EU chiefs back Irish threat to veto Brexit trade talks

Ireland’s threats to veto Brexit trade talks unless there is a guarantee of no hard border in the North have been backed by EU chiefs ahead of crunch talks next month.

Foreign Affairs Minister Simon Coveney and British foreign secretary Boris Johnson in Dublin.

Taoiseach Leo Varadkar made the demand for a guarantee on a frictionless border to British prime minister Theresa May in Sweden amid concerns of a “deepening rift” over Brexit between EU nations and Britain.

He told reporters that for months Ireland had only been given assurances of no hard border, adding: “And we want that written down in practical terms in the conclusions of phase one.

“What we want to take off the table before we even talk about trade is any idea that there would be a hard border, a physical border or a border resembling the past. Then we’d be happy to move on to phase two.”

London needs to advance to phase two talks to hammer out a new trade deal with the EU. However, sufficient progress must be made on the Irish question before then. The North has become the key sticking point before EU leaders decide next month to advance talks.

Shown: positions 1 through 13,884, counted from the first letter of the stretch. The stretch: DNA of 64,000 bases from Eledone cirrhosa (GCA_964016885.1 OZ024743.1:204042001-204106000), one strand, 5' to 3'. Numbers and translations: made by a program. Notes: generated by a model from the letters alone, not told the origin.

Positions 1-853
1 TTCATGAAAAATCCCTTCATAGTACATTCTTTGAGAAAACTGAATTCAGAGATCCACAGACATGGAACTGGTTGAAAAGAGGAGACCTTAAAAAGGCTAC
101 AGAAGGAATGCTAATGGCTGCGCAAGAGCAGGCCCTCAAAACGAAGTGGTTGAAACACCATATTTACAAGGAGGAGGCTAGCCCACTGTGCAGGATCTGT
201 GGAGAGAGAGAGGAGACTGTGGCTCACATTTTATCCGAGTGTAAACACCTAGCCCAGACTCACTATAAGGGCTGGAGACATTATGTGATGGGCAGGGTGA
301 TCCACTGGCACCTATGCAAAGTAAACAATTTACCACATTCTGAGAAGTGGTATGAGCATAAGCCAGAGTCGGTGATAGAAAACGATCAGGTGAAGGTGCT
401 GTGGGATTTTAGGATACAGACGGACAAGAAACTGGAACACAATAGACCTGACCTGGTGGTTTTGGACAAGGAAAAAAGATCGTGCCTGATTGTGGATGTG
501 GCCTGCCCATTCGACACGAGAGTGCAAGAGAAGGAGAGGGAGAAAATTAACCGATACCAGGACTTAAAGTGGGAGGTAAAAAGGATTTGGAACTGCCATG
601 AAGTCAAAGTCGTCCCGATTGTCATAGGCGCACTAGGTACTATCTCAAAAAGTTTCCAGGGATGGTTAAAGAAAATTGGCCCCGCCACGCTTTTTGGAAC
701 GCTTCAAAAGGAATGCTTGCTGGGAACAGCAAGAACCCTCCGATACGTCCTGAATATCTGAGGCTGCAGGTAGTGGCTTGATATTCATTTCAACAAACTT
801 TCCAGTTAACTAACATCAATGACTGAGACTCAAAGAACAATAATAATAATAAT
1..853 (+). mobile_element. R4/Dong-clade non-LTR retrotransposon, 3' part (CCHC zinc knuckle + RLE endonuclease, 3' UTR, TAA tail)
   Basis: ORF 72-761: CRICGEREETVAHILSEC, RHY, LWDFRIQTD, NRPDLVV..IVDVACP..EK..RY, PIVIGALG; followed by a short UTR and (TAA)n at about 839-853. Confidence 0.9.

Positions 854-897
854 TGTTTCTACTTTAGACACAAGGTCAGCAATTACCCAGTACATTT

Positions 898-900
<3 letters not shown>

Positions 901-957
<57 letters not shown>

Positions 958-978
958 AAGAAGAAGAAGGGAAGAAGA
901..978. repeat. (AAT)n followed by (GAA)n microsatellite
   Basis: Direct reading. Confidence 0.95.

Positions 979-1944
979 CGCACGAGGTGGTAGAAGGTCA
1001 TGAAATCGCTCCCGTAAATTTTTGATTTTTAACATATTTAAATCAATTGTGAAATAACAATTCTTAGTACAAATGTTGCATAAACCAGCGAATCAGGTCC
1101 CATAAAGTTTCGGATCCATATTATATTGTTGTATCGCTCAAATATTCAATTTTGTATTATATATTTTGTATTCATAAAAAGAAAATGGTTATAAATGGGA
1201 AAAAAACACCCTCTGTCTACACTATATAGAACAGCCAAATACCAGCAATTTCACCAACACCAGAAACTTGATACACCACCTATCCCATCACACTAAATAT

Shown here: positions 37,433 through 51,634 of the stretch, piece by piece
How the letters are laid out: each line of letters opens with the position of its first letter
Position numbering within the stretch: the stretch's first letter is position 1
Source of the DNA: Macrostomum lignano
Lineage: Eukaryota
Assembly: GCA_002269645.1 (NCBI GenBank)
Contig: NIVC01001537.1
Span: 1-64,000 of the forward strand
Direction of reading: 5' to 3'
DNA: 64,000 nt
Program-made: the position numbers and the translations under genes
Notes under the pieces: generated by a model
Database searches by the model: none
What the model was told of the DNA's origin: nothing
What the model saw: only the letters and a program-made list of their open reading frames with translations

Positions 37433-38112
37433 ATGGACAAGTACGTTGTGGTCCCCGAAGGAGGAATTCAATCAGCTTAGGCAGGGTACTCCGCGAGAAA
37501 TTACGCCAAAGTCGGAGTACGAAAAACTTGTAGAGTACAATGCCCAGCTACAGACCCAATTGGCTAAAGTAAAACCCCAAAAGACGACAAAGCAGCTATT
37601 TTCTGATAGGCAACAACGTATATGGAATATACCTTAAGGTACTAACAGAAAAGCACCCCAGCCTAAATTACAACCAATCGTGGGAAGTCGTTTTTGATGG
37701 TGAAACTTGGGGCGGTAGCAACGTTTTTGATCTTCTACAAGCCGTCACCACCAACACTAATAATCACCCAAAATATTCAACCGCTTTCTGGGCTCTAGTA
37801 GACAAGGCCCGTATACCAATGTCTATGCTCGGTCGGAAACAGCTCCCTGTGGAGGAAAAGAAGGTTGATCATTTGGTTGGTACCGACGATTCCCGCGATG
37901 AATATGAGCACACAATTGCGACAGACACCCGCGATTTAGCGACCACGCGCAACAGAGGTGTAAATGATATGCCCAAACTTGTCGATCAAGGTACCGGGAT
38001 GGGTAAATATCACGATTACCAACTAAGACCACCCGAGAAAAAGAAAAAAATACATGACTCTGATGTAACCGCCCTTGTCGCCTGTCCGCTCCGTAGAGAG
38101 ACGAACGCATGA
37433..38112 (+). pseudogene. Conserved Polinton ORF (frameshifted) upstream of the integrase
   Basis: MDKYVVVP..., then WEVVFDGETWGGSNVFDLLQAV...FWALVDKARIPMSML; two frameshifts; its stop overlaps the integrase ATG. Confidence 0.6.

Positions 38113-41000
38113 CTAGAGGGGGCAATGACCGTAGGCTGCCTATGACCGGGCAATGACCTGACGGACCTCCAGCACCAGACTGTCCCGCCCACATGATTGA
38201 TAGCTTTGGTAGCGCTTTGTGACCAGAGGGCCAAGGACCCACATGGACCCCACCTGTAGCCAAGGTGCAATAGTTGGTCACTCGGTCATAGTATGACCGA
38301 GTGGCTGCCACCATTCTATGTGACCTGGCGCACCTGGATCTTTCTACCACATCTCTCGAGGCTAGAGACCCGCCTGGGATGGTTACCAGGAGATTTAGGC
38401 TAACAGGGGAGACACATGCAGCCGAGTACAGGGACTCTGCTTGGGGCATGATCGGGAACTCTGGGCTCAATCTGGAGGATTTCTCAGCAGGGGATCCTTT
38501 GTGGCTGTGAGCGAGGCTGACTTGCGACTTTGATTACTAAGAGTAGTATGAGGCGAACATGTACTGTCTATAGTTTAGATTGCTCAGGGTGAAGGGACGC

If leaders do not agree to the second phase at an Brussels summit on December 14, it could mean no progress until March. That would add to business uncertainty and increase the likelihood of a no deal.

Mr Varadkar later signalled that those trade talks could become stalled without a border guarantee.

“The European Union is certainly willing to say that progress hasn’t been made,” he said. “And we’re willing to do that in the December summit if needs be.”

European Council president Donald Tusk echoed Ireland’s demands.

“In order to avoid any ambiguity about our work calendar, I made it very clear to Prime Minister May that this progress needs to happen at the beginning of December at the latest,” said Mr Tusk.

The demand on Ms May came as her foreign secretary, Boris Johnson, met Foreign Affairs Minister Simon Coveney in Dublin, where both had differing views on Brexit. Mr Coveney said Ireland was being asked to jump “into the dark”.

“We don’t see how can avoid checks if operating a different regulatory rule book on the island of Ireland,” said Mr Coveney.

Mr Johnson said the border should be dealt with in the second phase of talks.

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